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Monday, January 09, 2012

Spam Attacks Social Media

First appeared on Wall Street Journal
"Spammers have decided to move where the people are and where the defenses are weak: Facebook and Twitter," says Chester Wisniewski, an analyst at security firm Sophos Ltd.

Hackers commonly sow social spam by creating false Facebook profiles and then "friending" people they don't know. Once the new friend clicks on a bad link, the spam begins propagating as his other friends do the same. And it can get started through nefarious third-party apps, or when people download malware outside Facebook or Twitter that gives hackers control of their computers.

A common social-spam attack on Facebook, known as "like-jacking," involves duping users into clicking on an image that looks as if a friend has clicked the "Like" button, recommending it.

More nefarious are come-ons for seemingly irresistible posts—like getting a free iPad—that lead people to run malware that can take over a Web browser, or even entire computer. Some social malware impersonates users, starting eerie one-on-one Facebook chat sessions with friends. Security experts also warn that a growing volume of sophisticated hacker attacks take information gleaned from social-networking profiles to trick people with convincing targeted messages.

San Francisco resident Clint Wilson discovered firsthand that his Facebook account was spamming his friends when his co-worker, who shares Mr. Wilson's account for work purposes, clicked on an offer for free dinner vouchers at the Cheesecake Factory. The offer was fake, and included a link that installed Web-hijacking malware.

Mr. Wilson, chief executive of software maker Cazoomi Technology Corp., quickly posted a note onto his Facebook account warning his friends to ignore the spam. "It's worse than email spam, because it's hard to stop," he says. He eventually figured out how to uninstall the malware from his Web browser, but estimates it cost him $500 in lost productivity.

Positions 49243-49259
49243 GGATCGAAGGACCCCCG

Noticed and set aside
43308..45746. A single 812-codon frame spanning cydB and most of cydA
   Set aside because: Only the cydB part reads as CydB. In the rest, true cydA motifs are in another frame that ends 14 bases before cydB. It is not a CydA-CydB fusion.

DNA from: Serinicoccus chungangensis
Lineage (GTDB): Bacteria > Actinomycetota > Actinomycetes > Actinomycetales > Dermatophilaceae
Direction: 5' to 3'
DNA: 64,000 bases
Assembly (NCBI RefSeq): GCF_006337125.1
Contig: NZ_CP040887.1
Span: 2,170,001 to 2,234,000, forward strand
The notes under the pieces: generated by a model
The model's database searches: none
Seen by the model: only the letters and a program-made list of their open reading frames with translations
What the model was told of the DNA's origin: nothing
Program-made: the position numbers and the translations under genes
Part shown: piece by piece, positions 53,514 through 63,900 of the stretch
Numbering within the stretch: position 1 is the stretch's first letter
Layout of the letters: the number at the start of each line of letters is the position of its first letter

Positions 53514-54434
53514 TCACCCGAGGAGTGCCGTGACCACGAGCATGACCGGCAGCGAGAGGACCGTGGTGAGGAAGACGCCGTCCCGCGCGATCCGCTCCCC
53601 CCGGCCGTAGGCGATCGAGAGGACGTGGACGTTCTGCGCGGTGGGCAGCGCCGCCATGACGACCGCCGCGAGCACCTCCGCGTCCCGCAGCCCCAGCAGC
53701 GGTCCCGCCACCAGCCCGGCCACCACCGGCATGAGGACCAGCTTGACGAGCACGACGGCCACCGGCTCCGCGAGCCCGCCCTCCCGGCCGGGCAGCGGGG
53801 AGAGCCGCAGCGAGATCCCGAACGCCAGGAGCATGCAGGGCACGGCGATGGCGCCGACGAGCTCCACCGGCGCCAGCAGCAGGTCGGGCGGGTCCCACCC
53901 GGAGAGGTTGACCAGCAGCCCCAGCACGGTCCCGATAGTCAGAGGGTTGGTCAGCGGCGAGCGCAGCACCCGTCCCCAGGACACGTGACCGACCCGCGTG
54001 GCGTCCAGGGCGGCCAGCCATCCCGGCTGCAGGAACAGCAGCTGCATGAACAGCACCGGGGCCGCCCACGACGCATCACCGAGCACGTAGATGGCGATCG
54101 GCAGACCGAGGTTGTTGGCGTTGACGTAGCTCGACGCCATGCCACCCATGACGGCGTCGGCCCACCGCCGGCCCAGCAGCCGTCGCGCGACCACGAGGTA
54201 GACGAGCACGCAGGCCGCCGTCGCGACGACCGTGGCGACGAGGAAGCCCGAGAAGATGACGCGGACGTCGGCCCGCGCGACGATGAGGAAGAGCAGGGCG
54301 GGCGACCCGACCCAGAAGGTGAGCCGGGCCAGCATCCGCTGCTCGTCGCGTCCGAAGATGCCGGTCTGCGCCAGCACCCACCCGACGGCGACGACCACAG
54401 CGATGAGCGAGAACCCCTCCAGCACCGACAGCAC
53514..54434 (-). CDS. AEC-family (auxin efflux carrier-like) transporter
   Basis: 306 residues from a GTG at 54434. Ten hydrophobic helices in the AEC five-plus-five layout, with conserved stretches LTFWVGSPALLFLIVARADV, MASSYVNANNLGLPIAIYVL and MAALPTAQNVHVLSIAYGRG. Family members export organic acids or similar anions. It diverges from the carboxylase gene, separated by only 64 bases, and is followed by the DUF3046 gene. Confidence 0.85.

Fighting social spam requires manpower because spammers move quickly. At Facebook, the company's site-integrity team spends its days and nights scanning for spikes in what users report as spam, and other unusual activity, such as friend request rejections. Every day, Facebook says it blocks 200 million malicious actions, such as messages linking to malware.

About once a quarter, Facebook gets hit with a big attack—and it's all hands on deck until the spam is destroyed, say employees. Weeks like that turn into "a very intense battle," says Mr. Stein. A poster on his team's wall features a unicorn slaying a spam monster.

Spammers' weak spots are typically things that cost them money, such as Internet addresses to house malware or the human effort required to set up and manage accounts. Facebook can't prevent spam, but it is stepping up measures to make it harder to create and use fake profiles.

When Facebook is suspicious about an account, it asks the owner to prove his identity, even if he has the correct password. Sometimes it does this by asking users to identify their friends. The point is to ensure that a real person—not a computer—will have to complete the test, thereby increasing the costs of spamming.

Some of the combat efforts may be working. Twitter says its "spammy" tweet rate of 1.5% in 2010 was down from 11% in 2009. Those being affected by spam and the number of spammer accounts escaping detection are "not tracking in an upward direction," says Del Harvey, Twitter's head of trust and safety.

Facebook's Mr. Keyani says he is taking the long view: "This is a game where there is never going to be a winner or a loser. We're just going to be battling it out."